14 Out-of-Order and Memory Hierarchy Question: Does out-of-order execution help hide memory latencies? Short answer: No. – Latencies of 100 cycles or more are too long and fill up all internal queues and stall pipelines – Latencies around 100 cycles are too short to justify context switching. Solution: hardware for several contexts to enable fast context switching → multithreading Baer p. 78

15 DEC Alpha way in-order RISC bit 32 Miss Address File: merge outstanding misses to the same L2 line. Instruction Buffer virtually indexed Baer p. 79

16 21164 Instruction Pipeline Integer pipe 1: shifter and multiplier Integer pipe 2: branches 48-entry I-TLB 64-entry D-TLB Baer p. 79

17 Integer pipe 1: shifter and multiplier Integer pipe 2: branches 48-entry I-TLB 64-entry D-TLB Brings 4 instructions from I-Cache (accesses I-Cache and ITLB in parallel) Performs branch prediction, calculates branch target slotting stage: steers instructions to units; resolves static conflicts resolves dynamic conflicts; schedules forwardings and stallings Baer p. 80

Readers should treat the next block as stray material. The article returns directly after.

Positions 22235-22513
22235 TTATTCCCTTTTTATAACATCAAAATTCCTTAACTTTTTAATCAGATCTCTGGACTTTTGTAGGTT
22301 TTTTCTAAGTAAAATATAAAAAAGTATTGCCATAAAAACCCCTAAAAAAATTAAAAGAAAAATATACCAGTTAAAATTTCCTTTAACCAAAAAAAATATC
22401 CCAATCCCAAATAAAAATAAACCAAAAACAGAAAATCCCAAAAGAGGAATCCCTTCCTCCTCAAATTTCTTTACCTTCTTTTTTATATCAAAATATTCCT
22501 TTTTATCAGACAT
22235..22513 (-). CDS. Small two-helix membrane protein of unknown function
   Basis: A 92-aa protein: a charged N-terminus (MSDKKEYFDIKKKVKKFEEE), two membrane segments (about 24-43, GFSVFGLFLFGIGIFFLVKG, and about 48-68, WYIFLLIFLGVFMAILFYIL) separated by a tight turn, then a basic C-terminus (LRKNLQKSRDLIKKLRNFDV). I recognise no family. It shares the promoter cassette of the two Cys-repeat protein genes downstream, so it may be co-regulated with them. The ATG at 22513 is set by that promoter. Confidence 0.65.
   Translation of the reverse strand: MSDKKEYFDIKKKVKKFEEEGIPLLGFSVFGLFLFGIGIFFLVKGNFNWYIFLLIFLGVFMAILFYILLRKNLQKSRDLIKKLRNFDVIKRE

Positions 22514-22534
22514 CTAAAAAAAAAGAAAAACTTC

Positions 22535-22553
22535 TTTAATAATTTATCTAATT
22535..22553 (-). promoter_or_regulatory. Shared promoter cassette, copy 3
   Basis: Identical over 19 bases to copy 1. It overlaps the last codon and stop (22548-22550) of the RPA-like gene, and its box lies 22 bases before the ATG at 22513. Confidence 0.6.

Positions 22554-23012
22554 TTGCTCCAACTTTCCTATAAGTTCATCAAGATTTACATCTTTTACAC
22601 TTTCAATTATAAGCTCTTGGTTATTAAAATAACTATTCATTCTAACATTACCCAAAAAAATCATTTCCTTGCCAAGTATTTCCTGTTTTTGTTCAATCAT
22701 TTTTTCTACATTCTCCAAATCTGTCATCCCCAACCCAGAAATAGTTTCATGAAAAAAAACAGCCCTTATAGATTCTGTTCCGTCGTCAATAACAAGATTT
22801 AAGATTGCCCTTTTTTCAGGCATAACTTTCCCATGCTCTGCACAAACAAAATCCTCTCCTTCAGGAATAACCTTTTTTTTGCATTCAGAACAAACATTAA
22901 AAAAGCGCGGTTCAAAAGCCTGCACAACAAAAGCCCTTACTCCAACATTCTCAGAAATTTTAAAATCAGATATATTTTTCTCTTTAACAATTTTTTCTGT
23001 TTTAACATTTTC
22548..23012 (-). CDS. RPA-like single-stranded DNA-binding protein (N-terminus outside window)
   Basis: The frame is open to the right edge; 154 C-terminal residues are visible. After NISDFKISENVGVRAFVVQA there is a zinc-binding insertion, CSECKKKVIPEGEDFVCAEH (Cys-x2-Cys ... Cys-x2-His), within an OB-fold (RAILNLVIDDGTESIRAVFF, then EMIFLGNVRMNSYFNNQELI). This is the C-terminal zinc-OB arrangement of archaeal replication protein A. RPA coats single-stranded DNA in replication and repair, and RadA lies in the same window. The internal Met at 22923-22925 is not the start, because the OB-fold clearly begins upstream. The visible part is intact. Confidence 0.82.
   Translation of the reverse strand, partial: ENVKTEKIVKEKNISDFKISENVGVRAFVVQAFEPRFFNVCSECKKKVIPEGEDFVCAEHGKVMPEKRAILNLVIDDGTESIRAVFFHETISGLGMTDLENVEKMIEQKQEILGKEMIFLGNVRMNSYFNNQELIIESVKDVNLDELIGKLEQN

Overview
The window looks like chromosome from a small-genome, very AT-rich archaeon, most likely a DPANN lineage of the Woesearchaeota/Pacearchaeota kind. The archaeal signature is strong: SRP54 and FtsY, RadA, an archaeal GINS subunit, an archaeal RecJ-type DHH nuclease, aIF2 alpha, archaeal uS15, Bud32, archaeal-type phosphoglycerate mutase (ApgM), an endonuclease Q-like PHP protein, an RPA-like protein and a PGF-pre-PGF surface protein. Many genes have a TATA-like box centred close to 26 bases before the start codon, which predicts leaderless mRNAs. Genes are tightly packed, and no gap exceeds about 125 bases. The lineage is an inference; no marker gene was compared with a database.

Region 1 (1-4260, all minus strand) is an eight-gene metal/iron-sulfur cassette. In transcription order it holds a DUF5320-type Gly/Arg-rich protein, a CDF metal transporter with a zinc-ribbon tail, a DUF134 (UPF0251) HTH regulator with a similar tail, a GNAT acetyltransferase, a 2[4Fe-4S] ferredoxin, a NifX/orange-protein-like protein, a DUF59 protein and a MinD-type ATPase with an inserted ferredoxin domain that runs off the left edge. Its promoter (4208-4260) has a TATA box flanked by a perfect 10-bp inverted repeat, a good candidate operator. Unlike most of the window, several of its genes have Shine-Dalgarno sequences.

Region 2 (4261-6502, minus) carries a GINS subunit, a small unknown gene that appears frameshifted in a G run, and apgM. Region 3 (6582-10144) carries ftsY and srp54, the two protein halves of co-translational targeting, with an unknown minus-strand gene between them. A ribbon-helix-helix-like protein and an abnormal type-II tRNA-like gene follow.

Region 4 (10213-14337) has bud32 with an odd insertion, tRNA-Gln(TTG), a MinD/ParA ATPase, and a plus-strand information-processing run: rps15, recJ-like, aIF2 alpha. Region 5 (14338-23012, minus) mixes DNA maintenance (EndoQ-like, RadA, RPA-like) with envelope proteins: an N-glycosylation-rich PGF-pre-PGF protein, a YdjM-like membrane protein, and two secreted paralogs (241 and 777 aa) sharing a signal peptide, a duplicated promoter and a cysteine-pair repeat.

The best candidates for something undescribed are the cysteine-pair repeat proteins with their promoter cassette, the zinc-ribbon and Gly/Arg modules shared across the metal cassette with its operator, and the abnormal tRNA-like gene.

18 Example i1: R1 ← R2 + R3 # Use integer pipeline 1 i2: R4 ← R1 – R5 # Use integer pipeline 2 i3: R7 ← R8 – R9 # Requires an integer pipeline i4: F0 ← F2 + F4 # Floating point add i5: i6: i7: i8: i9: i10: i11: i12: Assume no structural or data hazard for these instructions. Baer p. 81

19 Front-end Occupancy S0S1S2S3 i5 i6 i7 i8 Time: t 0 i1 i2 i3 i4 Time: t 0 + 1Backend i1: R1 ← R2 + R3 i2: R4 ← R1 – R5 i3: R7 ← R8 – R9 i4: F0 ← F2 + F4 Baer p. 82

20 Front-end Occupancy S0S1S2S3 i9 i10 i11 i12 Time: t i1 i2 i3 i4 i5 i6 i7 i8 Time: t 0 + 2Backend i1: R1 ← R2 + R3 i2: R4 ← R1 – R5 i3: R7 ← R8 – R9 i4: F0 ← F2 + F4 Baer p. 82